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Sathnam Sanghera’s pursuit of a balanced, sane view of empire

Sathnam Sanghera’s pursuit of a balanced, sane view of empire

Reena Ranger, Chair of Women Empowered, is In Conversation with Sathnam Sanghera as part of her regular series for ‘iGlobal’ to explore some inspirational facets from the life and achievements of prominent Global Indians.

Sathnam Sanghera was born to Punjabi immigrant parents in Wolverhampton in 1976. He entered the education system unable to speak English but, after attending Wolverhampton Grammar School, graduated from Christ's College, Cambridge University, with a first-class degree in English Language and Literature in 1998. He has been shortlisted for the Costa Book Awards twice, for his memoir ‘The Boy With the Topknot’ and his novel ‘Marriage Material’, and has been shortlisted for, or won, the Desmond Elliott Prize, the John Llewellyn Rhys Prize, the PEN Ackerley Prize and Mind Book of the Year. He has also won numerous prizes for his journalism at ‘The Financial Times’ and ‘The Times’. ‘Empireland: How Imperialism Has Shaped Modern Britain’, released recently, is a ‘Sunday Times’ bestseller.

Q: When it comes to discussions around empire, it seems they cannot be had without getting into a culture war. Why do you think it has become to so binary and divisive?

A: The way we talk about empire in this country is really dysfunctional. We tend to see ourselves as the country that won World War II, rather than the country that had the greatest empire in human history. Whereas the rest of the world sees us as the country with the greatest empire, which we then lost.

Then there's the other view: the balance sheet idea, that you can balance the good against the positive, and somehow come to a conclusion that empire was good or bad, which is just illiterate because it's 400 years of history. It's very complicated.

Then you've got this idea that is increasingly common that empire was always good, which is absurd and not true, and a silly way of looking at history. History doesn't care about your feelings - it's not there to fill you with pride or shame. History is just facts and arguments and I think we need to get the emotion out of it.

The way I've tried to write the book is through the legacies of people. It's a less emotional, more sane way of looking at empire.

Q: If you were to rewrite the national curriculum, how would you incorporate empire into the syllabus?

A: I don’t think there will be resolution between the two leading parties about how empire is taught, but I don’t see politics to be the place where the change is happening.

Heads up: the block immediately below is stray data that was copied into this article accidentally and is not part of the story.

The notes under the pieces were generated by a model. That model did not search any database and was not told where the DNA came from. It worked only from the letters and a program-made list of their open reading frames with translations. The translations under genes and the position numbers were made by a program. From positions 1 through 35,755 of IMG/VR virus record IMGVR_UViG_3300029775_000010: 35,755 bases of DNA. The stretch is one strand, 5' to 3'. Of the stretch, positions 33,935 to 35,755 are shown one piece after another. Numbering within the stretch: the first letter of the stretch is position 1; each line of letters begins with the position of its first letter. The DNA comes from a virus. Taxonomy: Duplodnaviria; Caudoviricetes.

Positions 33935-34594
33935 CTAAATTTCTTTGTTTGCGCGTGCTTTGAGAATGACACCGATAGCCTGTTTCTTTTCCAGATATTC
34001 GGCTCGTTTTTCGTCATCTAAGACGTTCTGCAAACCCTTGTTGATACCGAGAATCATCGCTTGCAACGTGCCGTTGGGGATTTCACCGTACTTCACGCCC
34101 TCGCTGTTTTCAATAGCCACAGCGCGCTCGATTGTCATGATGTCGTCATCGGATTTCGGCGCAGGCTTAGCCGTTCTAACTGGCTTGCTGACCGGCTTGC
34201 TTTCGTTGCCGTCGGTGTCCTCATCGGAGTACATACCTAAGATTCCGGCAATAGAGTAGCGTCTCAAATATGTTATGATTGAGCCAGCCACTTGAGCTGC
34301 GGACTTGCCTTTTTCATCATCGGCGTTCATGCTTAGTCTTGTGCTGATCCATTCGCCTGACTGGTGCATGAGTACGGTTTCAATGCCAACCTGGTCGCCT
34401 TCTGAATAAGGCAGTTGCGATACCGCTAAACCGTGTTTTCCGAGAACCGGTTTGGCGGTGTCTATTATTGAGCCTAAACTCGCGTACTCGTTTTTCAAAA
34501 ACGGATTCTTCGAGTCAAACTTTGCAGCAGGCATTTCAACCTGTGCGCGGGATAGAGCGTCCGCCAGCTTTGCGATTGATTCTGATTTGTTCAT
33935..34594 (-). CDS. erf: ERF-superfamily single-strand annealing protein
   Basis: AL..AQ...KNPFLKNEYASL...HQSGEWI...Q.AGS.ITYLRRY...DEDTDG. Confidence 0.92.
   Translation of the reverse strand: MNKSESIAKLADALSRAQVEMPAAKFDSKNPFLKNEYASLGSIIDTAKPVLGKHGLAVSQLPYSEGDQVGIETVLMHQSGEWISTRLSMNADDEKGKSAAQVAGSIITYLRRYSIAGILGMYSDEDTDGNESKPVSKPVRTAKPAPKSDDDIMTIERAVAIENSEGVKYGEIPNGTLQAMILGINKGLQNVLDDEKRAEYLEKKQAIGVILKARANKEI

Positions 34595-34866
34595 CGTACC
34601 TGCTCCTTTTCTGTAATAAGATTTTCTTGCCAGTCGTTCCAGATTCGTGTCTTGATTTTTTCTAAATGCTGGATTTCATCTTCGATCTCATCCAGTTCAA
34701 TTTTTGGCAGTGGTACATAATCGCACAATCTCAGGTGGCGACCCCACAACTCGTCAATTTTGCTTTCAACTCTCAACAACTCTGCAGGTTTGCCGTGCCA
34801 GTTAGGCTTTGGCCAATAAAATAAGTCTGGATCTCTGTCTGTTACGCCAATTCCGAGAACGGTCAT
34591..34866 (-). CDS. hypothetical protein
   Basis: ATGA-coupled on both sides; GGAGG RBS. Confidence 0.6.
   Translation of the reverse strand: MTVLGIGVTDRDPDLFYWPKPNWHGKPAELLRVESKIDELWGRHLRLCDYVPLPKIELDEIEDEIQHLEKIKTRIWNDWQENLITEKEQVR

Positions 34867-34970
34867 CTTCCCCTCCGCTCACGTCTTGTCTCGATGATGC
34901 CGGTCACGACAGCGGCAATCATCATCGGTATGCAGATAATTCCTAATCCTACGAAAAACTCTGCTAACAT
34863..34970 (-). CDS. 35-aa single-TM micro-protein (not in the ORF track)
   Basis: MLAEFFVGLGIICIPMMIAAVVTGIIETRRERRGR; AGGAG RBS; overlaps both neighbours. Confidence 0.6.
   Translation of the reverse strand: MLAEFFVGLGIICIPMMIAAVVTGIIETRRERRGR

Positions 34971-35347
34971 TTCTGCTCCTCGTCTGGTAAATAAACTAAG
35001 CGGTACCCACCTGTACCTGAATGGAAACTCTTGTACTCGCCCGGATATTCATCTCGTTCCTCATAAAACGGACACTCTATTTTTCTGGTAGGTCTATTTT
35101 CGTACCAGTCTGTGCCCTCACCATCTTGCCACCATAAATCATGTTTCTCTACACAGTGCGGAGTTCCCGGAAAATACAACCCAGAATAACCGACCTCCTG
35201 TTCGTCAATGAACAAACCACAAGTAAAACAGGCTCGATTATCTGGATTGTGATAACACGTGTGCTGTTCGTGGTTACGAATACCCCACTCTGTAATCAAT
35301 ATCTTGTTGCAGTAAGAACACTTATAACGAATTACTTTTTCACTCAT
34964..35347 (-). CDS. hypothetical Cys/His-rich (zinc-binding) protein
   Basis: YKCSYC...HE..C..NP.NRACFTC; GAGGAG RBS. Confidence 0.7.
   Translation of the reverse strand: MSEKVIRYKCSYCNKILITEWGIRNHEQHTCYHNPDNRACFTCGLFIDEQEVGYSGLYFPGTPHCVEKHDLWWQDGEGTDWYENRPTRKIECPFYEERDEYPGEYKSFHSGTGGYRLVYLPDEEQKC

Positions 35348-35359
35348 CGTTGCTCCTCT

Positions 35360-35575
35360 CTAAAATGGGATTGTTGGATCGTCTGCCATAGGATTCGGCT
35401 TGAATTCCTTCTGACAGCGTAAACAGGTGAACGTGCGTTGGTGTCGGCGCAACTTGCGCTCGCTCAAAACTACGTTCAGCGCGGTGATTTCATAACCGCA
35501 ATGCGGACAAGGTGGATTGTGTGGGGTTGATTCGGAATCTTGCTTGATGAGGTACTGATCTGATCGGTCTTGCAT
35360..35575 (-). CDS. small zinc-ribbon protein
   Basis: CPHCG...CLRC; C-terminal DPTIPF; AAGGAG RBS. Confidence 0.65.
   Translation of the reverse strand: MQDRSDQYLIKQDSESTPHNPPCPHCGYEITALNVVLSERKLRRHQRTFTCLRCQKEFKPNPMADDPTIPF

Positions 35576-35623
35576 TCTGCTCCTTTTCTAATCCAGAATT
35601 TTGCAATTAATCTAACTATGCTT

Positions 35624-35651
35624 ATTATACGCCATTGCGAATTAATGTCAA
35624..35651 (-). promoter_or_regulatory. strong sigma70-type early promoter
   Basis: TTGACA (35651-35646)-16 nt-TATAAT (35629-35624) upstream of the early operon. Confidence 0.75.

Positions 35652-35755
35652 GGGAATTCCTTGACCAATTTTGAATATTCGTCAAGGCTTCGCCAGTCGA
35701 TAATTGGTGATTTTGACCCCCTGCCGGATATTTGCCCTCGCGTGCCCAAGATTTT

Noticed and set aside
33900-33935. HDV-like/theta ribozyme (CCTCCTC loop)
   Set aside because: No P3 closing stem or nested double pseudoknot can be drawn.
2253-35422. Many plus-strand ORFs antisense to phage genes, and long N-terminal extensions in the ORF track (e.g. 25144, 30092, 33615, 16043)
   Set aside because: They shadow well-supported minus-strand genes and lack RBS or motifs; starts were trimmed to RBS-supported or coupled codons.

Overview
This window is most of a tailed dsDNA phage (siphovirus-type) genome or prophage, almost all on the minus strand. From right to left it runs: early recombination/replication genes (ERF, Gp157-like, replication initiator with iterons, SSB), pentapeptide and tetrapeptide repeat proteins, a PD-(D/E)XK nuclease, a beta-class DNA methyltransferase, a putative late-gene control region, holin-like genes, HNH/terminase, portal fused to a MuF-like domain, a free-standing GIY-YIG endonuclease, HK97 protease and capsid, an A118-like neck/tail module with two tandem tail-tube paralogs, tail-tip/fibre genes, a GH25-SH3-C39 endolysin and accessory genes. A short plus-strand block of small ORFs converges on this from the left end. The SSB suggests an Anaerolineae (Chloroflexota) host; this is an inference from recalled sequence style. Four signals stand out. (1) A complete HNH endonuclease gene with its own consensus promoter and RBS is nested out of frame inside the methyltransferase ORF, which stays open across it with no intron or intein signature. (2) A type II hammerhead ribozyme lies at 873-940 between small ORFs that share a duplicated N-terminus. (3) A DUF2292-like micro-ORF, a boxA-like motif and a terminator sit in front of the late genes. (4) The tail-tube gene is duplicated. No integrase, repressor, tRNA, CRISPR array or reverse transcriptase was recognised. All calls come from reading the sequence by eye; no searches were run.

Young people know a lot these days – they get their information from social media, and there are films like Black Panther, which are very angry about colonialism. That's where the change is happening.

The national curriculum isn't actually taught everywhere now because academies and private schools don't. I've had dozens of teachers approach me about incorporating the books in their lessons.

I wanted my book to be a balanced introduction to empire, which wasn't available, frankly. There are lots of books about India and lots of books about slavery, but they are just parts of the story of empire. There was nothing that was comprehensive and balanced.

Q: You talk a lot in the book about integration; about Britain absorbing migrants and all the waves of immigration. If we had some of this education behind us, do you think our conversations would be enriched?

A: One of the more positive legacies of imperialism that we have is the way we travel the world. We emigrate like no other nation on earth. Wherever you go, you'll find British people. The reason we're a multicultural society is because we had a multicultural empire. The debate is always that immigrants must adapt and learn the local language, which is true, but I think the host community also needs to understand that we came here for a reason.

In the case of the Sikhs, we came here because we'd fought in both World Wars in huge numbers, we took the side of the British in the mutiny of 1857, and the British empire is also our story. Our conversations would be enriched if it was acknowledged by Britain that we are here for reasons that go back centuries.

Some of us arrived here as citizens, like the people on the Windrush. They came here because the 1948 Nationality Act gave them citizenship, which is a really important point because they're being deported which is so unjust. How can you deport citizens? This is the greatest evidence of our level of poor understanding about empire.

Reena Ranger is the Chair and Co-Founder of Women Empowered. In this exclusive multi-media “In Conversation” series for ‘iGlobal’, the dynamic entrepreneur-philanthropist catches up with high-achieving Global Indians across different fields to spotlight some insightful life lessons.

*The views expressed in the answers are of the interviewees.

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